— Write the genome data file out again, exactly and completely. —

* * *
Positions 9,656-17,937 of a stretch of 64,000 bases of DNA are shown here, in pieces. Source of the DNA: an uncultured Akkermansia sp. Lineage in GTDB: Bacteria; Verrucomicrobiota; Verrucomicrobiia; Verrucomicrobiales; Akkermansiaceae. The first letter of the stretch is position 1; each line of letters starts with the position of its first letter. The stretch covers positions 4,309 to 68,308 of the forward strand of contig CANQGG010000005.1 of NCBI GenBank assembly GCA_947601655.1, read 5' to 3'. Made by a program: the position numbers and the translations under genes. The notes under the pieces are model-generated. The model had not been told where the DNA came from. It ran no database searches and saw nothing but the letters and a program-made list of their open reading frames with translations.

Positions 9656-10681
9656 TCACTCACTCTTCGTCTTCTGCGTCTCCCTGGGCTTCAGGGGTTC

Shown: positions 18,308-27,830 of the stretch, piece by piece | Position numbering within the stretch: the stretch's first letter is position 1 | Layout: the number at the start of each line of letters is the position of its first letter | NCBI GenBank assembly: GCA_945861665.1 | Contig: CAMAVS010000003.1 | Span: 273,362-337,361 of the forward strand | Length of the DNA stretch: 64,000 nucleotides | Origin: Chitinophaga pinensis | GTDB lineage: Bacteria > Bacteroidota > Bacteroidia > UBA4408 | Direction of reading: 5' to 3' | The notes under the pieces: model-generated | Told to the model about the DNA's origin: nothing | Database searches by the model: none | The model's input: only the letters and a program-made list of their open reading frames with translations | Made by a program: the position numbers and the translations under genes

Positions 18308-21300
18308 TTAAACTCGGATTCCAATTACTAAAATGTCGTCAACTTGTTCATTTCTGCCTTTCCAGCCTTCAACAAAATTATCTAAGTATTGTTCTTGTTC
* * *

Positions 9,656-17,937 of a stretch of 64,000 bases of DNA are shown here, in pieces. Source of the DNA: an uncultured Akkermansia sp. Lineage in GTDB: Bacteria; Verrucomicrobiota; Verrucomicrobiia; Verrucomicrobiales; Akkermansiaceae. The first letter of the stretch is position 1; each line of letters starts with the position of its first letter. The stretch covers positions 4,309 to 68,308 of the forward strand of contig CANQGG010000005.1 of NCBI GenBank assembly GCA_947601655.1, read 5' to 3'. Made by a program: the position numbers and the translations under genes. The notes under the pieces are model-generated. The model had not been told where the DNA came from. It ran no database searches and saw nothing but the letters and a program-made list of their open reading frames with translations.

Positions 9656-10681
9656 TCACTCACTCTTCGTCTTCTGCGTCTCCCTGGGCTTCAGGGGTTC

Shown: positions 18,308-27,830 of the stretch, piece by piece | Position numbering within the stretch: the stretch's first letter is position 1 | Layout: the number at the start of each line of letters is the position of its first letter | NCBI GenBank assembly: GCA_945861665.1 | Contig: CAMAVS010000003.1 | Span: 273,362-337,361 of the forward strand | Length of the DNA stretch: 64,000 nucleotides | Origin: Chitinophaga pinensis | GTDB lineage: Bacteria > Bacteroidota > Bacteroidia > UBA4408 | Direction of reading: 5' to 3' | The notes under the pieces: model-generated | Told to the model about the DNA's origin: nothing | Database searches by the model: none | The model's input: only the letters and a program-made list of their open reading frames with translations | Made by a program: the position numbers and the translations under genes

Positions 18308-21300
18308 TTAAACTCGGATTCCAATTACTAAAATGTCGTCAACTTGTTCATTTCTGCCTTTCCAGCCTTCAACAAAATTATCTAAGTATTGTTCTTGTTC